Apple flavor, amped: You really shouldn't live without boiled cider.

Ever have a relationship so intense it’s hard to talk about? I find myself stumbling, searching for the right words to convince you to try one of my hands-down favorite ingredients ever. Most of the time I just bring a bottle of boiled cider on the road with me when traveling for the company, hand people a spoonful, and watch their eyes roll back in their heads. No words necessary. But you need to know how amazing this stuff is, so I have to try to tell you.

Better. It makes everything it touches taste better. ApplePieCheddarCrust3_900x600Cake. Icing. Meatloaf. Scones. Salad dressing. Pie. Of course, pieCinnamonAppleSauce_900wCaramels. Ice cream. Pork chops. Applesauce. Roasted butternut squash. Sweet rolls.

WWCiderDoughnutsBrussels sprouts. Doughnuts.

AppleBreadPudding_900x600Chili. Spiced Nuts. Bread Pudding.

CaramelAppleBiscCookies. Cream cheese. Biscuits. Gravy.

AppleTurnover3_900wBacon Jam. Crêpes. Barbecue mop. Pancakes. Oatmeal. Braised cabbage. Bread. Sweet potatoes. Fruitcake. Turnovers.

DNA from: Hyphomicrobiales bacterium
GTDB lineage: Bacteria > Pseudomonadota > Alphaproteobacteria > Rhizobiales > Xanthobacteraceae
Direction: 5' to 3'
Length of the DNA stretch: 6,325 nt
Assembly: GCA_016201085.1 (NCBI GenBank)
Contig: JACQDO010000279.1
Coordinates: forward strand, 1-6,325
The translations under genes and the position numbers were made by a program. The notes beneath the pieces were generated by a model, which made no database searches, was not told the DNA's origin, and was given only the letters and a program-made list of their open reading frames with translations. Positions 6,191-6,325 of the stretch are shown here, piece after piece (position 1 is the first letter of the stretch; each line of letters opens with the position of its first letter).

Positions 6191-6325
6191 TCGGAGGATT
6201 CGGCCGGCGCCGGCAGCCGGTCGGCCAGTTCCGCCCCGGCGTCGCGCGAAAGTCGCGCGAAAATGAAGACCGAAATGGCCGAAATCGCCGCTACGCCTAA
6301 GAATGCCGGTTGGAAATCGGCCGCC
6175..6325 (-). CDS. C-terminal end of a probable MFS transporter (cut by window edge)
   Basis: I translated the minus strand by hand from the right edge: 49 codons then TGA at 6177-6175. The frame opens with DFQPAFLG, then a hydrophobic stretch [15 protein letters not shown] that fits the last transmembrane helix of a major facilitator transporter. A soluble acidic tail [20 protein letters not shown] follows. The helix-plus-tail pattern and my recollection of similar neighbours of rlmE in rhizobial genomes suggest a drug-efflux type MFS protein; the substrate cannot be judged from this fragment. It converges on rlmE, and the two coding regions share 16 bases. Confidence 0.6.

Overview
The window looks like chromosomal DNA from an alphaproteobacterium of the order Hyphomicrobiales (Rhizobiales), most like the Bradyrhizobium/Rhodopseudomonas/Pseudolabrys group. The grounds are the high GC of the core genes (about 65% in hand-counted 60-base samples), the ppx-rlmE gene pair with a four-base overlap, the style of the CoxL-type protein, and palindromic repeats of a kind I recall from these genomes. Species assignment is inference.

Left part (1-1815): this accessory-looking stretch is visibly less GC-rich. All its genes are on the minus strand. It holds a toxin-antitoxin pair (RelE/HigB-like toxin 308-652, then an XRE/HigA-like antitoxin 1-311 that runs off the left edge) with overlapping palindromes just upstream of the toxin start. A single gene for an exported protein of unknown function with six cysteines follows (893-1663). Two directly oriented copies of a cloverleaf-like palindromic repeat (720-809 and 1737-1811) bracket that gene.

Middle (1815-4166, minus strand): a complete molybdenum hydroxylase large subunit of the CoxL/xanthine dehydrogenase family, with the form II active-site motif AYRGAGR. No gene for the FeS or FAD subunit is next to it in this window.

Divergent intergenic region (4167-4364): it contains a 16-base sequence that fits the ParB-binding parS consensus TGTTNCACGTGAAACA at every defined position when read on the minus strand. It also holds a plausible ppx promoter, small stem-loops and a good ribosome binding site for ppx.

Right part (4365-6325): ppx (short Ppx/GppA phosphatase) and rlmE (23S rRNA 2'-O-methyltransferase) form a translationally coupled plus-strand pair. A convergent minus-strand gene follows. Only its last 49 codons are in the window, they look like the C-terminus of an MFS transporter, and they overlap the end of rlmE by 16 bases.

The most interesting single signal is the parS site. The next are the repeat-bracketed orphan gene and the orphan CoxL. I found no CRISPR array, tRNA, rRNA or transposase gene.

I’m blithering. Perhaps it would be better if I let one of you talk about it.

Caris, from our KAF Community, has this to say:

“Absolutely essential. This isn’t a knock-you-on-your-rear-end superbright Jolly Rancher-reminiscent green apple flavoring but rather a deep, husky-throated, sly smile of a background note. But what a background note! It’s thick and syrupy, about like maple syrup, with that sort of intensity. I use it in any apple dish I can, but it also proves valuable in apple cider and olive oil vinaigrettes – a tablespoon or so and a nip of honey puts a nice sweet-sour tang into the festivities. It also goes well in apple chutneys, apple drinks, whipped cream, pan sauces, or just about anywhere you’d use apple cider or apple-cider vinegar. A bottle will last a great while in the fridge because a little goes a long way. This one’s a total keeper.”

Can you make it yourself? Sure. It takes hours and a bit of attention, but it’s do-able. PJ has used her crock pot to reduce a gallon of cider to the right syrupy consistency. What you make at home won’t be as clear as what the Wood family makes. Want to see how they do it? Check out this video.